A helping hand on mortgages for young buyers

Parents, grandparents and young adults know the problem only too well: Heavy student-debt loads, persistent employment troubles stemming from the recession – plus newly toughened mortgage underwriting standards – are all standing in the way of vast numbers of potential first-time homebuyers in their 20s and 30s. More

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A helping hand on mortgages for young buyers

Posted 2/24/14

Parents, grandparents and young adults know the problem only too well: Heavy student-debt loads, persistent employment troubles stemming from the recession – plus newly toughened mortgage underwriting standards – are all standing in the way of vast numbers of potential first-time homebuyers in their 20s and 30s.

But are there effective techniques that family members, friends, even employers can use to bridge the generational gap by offering a helping hand – without hurting their own finances in the process? You bet.

First, some sobering numbers:

• Citing Census Bureau data on homeownership by age, demographer Chris Porter of John Burns Real Estate Consulting calculates that Americans who were 30 to 34 years of age in 2012 – those born between 1978 and 1982 – had the lowest homeownership rate of any similarly aged group in recent decades, 47.9 percent. By contrast, Americans born between 1948 and 1957 had a 57.1 ownership rate by the time they hit the 30 to 34 bracket. This is despite record low mortgage rates and bumper crops of bargain-priced foreclosures and short sales.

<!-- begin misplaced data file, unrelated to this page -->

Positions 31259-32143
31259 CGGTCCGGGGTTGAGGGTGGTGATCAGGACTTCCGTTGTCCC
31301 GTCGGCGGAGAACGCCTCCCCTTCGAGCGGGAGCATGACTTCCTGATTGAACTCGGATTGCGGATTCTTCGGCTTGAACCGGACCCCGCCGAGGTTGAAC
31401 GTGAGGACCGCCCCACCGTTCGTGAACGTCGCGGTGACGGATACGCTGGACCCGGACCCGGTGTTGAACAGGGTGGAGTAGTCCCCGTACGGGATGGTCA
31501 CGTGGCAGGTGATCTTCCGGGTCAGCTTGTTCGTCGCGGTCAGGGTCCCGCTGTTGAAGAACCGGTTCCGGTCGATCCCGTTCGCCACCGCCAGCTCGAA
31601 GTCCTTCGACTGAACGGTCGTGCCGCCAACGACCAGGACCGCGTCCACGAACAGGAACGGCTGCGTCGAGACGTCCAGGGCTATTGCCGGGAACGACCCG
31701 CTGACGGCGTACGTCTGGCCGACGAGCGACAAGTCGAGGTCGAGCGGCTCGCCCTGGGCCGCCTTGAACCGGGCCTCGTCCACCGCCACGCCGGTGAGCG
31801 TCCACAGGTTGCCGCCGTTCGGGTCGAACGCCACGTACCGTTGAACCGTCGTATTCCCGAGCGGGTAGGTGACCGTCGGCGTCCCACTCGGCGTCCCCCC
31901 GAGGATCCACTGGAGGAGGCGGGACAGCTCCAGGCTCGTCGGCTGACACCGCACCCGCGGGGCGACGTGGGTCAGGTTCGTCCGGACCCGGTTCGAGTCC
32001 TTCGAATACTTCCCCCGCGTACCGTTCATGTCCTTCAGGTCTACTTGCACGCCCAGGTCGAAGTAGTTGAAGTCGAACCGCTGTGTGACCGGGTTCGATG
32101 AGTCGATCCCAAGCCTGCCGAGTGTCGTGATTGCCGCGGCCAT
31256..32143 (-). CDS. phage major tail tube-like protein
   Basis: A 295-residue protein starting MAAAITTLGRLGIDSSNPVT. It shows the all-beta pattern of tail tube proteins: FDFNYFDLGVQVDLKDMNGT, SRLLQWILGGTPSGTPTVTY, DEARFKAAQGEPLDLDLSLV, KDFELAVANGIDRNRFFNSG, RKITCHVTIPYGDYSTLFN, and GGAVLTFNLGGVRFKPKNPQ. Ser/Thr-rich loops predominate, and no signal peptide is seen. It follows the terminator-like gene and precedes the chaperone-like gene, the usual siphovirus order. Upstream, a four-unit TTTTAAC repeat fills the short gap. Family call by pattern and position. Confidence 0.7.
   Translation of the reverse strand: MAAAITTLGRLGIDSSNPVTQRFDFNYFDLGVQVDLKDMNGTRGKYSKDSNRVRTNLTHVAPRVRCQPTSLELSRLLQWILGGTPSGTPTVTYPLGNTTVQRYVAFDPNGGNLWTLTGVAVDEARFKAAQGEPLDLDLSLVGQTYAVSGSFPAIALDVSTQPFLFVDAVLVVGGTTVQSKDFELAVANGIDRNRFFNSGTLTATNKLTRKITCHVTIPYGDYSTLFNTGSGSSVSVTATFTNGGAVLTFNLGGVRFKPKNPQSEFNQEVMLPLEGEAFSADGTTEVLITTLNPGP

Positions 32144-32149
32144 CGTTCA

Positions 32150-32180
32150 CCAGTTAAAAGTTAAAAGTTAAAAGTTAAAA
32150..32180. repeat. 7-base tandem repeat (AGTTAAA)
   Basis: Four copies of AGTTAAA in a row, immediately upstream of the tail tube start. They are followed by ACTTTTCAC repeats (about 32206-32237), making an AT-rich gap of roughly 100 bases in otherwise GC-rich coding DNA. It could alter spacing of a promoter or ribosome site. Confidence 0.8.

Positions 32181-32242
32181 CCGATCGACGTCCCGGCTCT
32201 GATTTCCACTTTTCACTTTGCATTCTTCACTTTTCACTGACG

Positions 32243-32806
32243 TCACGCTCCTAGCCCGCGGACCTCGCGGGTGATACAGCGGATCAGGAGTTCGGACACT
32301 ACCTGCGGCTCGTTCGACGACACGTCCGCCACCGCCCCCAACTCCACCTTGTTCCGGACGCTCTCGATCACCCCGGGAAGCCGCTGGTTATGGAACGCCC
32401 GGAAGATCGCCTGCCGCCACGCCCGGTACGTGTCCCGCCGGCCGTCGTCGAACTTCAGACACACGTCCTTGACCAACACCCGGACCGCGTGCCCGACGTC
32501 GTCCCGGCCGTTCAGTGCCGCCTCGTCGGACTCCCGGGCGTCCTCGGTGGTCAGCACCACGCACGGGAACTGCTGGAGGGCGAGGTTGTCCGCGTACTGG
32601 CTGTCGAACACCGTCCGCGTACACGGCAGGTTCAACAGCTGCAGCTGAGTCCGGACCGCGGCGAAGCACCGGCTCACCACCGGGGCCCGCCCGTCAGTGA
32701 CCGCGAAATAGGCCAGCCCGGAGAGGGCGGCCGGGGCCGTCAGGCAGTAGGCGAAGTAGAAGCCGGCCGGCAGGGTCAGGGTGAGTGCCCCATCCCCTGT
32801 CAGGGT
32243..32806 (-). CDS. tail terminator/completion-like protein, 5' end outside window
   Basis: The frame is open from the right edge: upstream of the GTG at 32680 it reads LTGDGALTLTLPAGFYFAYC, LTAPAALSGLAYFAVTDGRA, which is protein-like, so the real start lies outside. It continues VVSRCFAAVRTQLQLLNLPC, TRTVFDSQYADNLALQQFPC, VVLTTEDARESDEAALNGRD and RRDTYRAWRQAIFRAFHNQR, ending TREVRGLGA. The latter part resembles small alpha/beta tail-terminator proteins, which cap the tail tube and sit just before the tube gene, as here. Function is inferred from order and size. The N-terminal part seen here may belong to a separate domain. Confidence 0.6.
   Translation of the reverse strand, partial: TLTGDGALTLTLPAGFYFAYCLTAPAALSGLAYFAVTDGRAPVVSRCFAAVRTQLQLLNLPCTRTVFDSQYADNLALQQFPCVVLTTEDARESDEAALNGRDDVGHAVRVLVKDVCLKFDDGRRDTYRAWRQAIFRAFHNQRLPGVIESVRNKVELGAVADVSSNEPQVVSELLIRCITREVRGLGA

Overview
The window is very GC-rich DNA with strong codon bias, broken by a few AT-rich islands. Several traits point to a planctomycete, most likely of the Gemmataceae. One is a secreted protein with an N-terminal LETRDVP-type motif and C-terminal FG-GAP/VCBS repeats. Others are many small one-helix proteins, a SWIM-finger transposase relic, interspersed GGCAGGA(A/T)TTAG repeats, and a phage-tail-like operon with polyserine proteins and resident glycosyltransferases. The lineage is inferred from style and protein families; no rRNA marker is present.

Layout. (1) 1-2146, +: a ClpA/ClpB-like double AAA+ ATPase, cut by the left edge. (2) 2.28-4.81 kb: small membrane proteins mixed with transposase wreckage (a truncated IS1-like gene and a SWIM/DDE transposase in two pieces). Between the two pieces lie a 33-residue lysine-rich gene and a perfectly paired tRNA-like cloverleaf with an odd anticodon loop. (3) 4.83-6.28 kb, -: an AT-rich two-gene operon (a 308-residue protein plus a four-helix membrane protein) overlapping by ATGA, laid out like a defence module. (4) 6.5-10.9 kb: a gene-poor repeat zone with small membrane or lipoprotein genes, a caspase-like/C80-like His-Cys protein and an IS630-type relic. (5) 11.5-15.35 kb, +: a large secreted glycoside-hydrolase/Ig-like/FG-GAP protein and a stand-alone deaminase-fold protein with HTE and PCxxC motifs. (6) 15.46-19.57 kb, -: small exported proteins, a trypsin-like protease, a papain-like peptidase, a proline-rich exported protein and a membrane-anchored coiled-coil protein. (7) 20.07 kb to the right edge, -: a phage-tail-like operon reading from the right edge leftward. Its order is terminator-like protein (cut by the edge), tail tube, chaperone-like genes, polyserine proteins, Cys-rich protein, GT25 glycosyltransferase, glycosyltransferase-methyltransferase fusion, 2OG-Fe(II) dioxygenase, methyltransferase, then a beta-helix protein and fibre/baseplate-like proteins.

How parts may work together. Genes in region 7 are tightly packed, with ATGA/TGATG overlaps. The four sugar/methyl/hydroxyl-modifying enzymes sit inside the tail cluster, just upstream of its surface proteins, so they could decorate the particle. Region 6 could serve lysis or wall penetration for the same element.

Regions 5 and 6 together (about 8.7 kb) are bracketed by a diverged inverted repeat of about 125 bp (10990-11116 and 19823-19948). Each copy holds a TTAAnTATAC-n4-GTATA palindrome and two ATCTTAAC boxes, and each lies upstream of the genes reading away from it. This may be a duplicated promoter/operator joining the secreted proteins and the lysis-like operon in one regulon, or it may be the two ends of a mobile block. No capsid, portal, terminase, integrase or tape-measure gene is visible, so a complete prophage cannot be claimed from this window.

• Debt-to-income ratios increasingly are mortgage application killers for would-be first timers. Adoption nationwide last month of a new federal 43 percent maximum debt-to-income ratio for “qualified mortgages” is particularly poorly timed for young purchasers. Because of large student debts, which average $21,402 but sometimes balloon into six figures, they may not be able to meet the 43 percent standard for years.

Typically they’re already paying out large amounts on credit cards, auto loans or leases and their student debt – about 30 percent of current monthly income for those 21 to 30 years of age as of 2012, according to a new research report from research economist Gay Cororaton of the National Association of Realtors. Factoring in the monthly cost of a typical mortgage for an entry-level purchase, the debt-to-income ratio as of 2012 for these individuals exceeded 60 percent, Cororaton estimates. Even with a 5 percent increase in income per year, they will not be able to qualify under the 43 percent debt-to-income test until 2019.

That’s a long time to postpone a purchase. Yet consumer research consistently finds that the overwhelming majority of Americans in their 20s and 30s would like to own a home, once they’re able to put together the financial pieces to make it feasible.

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